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Title: Leaching of radionuclides from decaying blueberry leaves: Relative rate independent of concentration

Abstract

Leaching of radionuclides from decaying vegetation has not been extensively investigated, especially for radionuclides other than {sup 137}Cs. The authors obtained leaves of blueberry (Vaccinium angustifolium {times} V. corymbosum) that contained over 25-fold ranges in Se, Cs, and I concentrations, as well as a small quantity of leaves containing detectable U. All were contaminated by way of root uptake. Leaching took place for a period of 1 yr in the laboratory, using leach water from forest litter. Monthly, measurements were made of the radionuclide contents and decaying leaf dry weights. The data conformed to an exponential decay model with two first-order components. In no case did the relative loss rates vary systematically with the initial tissue radionuclide concentrations. Loss rates decreased in the order Cs > I > U > dry wt. > Se. Because of the low leaching rate of Se relative to the loss of dry weight, decaying litter may actually accumulate elements such as Se. Accumulation of radionuclides in litter could have important implications for lateral transport, recycling, and direct incorporation into edible mushrooms.

Authors:
;  [1]
  1. (Atomic Energy of Canada Ltd., Pinawa, Manitoba (Canada))
OSTI Identifier:
5453268
Resource Type:
Journal Article
Resource Relation:
Journal Name: Journal of Environmental Quality; (United States); Journal Volume: 19:3
Country of Publication:
United States
Language:
English
Subject:
54 ENVIRONMENTAL SCIENCES; BLUEBERRIES; RADIONUCLIDE MIGRATION; CESIUM 134; LEACHING; IODINE 125; SELENIUM 75; URANIUM; BIOLOGICAL ACCUMULATION; CONTAMINATION; ENVIRONMENTAL TRANSPORT; LEAVES; ROOT ABSORPTION; UPTAKE; ABSORPTION; ACTINIDES; ALKALI METAL ISOTOPES; BERRIES; BETA DECAY RADIOISOTOPES; BETA-MINUS DECAY RADIOISOTOPES; CESIUM ISOTOPES; DAYS LIVING RADIOISOTOPES; DISSOLUTION; ELECTRON CAPTURE RADIOISOTOPES; ELEMENTS; EVEN-ODD NUCLEI; FOOD; FRUITS; HOURS LIVING RADIOISOTOPES; INTERMEDIATE MASS NUCLEI; INTERNAL CONVERSION RADIOISOTOPES; IODINE ISOTOPES; ISOMERIC TRANSI; ISOTOPES; MASS TRANSFER; METALS; NUCLEI; ODD-EVEN NUCLEI; RADIOISOTOPES; SELENIUM ISOTOPES; SEPARATION PROCESSES; 540230* - Environment, Terrestrial- Radioactive Materials Monitoring & Transport- (1990-)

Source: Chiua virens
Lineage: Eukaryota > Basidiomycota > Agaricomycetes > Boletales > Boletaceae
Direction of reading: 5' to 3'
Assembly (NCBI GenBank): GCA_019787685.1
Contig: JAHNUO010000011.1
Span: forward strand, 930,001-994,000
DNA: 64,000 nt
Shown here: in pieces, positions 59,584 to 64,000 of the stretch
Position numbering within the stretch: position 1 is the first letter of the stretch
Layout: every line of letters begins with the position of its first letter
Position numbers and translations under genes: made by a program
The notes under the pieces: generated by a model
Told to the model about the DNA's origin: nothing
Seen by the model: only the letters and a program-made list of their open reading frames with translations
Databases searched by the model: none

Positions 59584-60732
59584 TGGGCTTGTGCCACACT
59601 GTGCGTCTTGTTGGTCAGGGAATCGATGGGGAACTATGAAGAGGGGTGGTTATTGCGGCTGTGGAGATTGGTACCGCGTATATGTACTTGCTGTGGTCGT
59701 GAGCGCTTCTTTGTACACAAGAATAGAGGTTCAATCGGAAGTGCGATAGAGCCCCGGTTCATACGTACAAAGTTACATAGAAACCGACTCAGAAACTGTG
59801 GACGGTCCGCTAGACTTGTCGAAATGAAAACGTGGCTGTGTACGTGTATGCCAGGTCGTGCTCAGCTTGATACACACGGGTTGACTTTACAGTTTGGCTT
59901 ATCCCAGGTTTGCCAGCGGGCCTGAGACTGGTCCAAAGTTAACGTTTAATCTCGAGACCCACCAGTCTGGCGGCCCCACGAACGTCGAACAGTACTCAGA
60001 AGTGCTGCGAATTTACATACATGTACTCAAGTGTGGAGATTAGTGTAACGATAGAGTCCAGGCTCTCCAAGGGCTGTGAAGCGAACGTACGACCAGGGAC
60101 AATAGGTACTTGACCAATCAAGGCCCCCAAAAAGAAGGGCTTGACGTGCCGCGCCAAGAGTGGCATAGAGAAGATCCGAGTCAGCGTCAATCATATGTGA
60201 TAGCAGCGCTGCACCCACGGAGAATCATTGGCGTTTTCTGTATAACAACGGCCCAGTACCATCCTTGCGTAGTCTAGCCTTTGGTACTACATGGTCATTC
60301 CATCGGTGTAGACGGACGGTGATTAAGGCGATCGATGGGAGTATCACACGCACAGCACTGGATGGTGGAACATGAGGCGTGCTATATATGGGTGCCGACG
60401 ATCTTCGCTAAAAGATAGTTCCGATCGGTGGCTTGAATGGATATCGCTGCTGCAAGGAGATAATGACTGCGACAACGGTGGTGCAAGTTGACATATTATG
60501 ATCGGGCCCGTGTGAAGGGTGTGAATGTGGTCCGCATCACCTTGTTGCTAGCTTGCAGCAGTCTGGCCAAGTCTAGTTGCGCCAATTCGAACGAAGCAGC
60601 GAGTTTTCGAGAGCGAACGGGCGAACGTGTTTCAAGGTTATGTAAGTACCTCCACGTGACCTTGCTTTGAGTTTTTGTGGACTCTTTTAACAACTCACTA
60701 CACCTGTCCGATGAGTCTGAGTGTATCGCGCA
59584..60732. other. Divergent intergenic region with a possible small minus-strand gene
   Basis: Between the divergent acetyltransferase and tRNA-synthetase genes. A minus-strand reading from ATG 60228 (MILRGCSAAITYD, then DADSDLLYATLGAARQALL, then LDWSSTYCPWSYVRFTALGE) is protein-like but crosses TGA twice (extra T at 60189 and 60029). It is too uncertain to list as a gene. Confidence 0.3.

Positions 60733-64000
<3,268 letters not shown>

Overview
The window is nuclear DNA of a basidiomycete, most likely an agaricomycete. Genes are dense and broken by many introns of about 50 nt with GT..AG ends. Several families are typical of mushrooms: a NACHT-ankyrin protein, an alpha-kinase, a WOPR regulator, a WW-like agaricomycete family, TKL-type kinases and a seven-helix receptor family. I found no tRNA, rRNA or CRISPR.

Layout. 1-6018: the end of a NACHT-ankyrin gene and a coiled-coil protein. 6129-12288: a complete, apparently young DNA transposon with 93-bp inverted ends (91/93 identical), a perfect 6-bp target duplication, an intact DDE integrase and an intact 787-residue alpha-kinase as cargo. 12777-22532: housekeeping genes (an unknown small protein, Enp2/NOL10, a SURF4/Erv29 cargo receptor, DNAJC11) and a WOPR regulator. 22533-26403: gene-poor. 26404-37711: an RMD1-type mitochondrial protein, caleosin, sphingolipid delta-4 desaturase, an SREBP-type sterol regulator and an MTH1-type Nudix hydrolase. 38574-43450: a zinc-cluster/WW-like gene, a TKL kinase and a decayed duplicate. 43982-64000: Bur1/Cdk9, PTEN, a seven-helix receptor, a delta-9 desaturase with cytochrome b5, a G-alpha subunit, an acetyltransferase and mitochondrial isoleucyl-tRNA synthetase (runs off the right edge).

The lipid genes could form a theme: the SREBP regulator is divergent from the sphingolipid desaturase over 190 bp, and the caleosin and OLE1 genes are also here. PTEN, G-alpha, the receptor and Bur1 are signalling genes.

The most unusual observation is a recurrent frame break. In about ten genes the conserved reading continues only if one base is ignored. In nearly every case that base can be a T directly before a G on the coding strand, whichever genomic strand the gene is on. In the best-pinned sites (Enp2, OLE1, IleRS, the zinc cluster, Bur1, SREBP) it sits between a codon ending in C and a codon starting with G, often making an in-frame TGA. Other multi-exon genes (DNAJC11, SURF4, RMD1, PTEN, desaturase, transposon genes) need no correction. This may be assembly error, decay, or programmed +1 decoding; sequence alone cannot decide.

Citation Formats

Sheppard, S.C., and Evenden, W.G.. Leaching of radionuclides from decaying blueberry leaves: Relative rate independent of concentration. United States: N. p., Web. doi:10.2134/jeq1990.00472425001900030018x.
Sheppard, S.C., & Evenden, W.G.. Leaching of radionuclides from decaying blueberry leaves: Relative rate independent of concentration. United States. doi:10.2134/jeq1990.00472425001900030018x.
Sheppard, S.C., and Evenden, W.G.. . "Leaching of radionuclides from decaying blueberry leaves: Relative rate independent of concentration". United States. doi:10.2134/jeq1990.00472425001900030018x.
@article{osti_5453268,
title = {Leaching of radionuclides from decaying blueberry leaves: Relative rate independent of concentration},
author = {Sheppard, S.C. and Evenden, W.G.},
abstractNote = {Leaching of radionuclides from decaying vegetation has not been extensively investigated, especially for radionuclides other than {sup 137}Cs. The authors obtained leaves of blueberry (Vaccinium angustifolium {times} V. corymbosum) that contained over 25-fold ranges in Se, Cs, and I concentrations, as well as a small quantity of leaves containing detectable U. All were contaminated by way of root uptake. Leaching took place for a period of 1 yr in the laboratory, using leach water from forest litter. Monthly, measurements were made of the radionuclide contents and decaying leaf dry weights. The data conformed to an exponential decay model with two first-order components. In no case did the relative loss rates vary systematically with the initial tissue radionuclide concentrations. Loss rates decreased in the order Cs > I > U > dry wt. > Se. Because of the low leaching rate of Se relative to the loss of dry weight, decaying litter may actually accumulate elements such as Se. Accumulation of radionuclides in litter could have important implications for lateral transport, recycling, and direct incorporation into edible mushrooms.},
doi = {10.2134/jeq1990.00472425001900030018x},
journal = {Journal of Environmental Quality; (United States)},
number = ,
volume = 19:3,
place = {United States},
year = {},
month = {}
}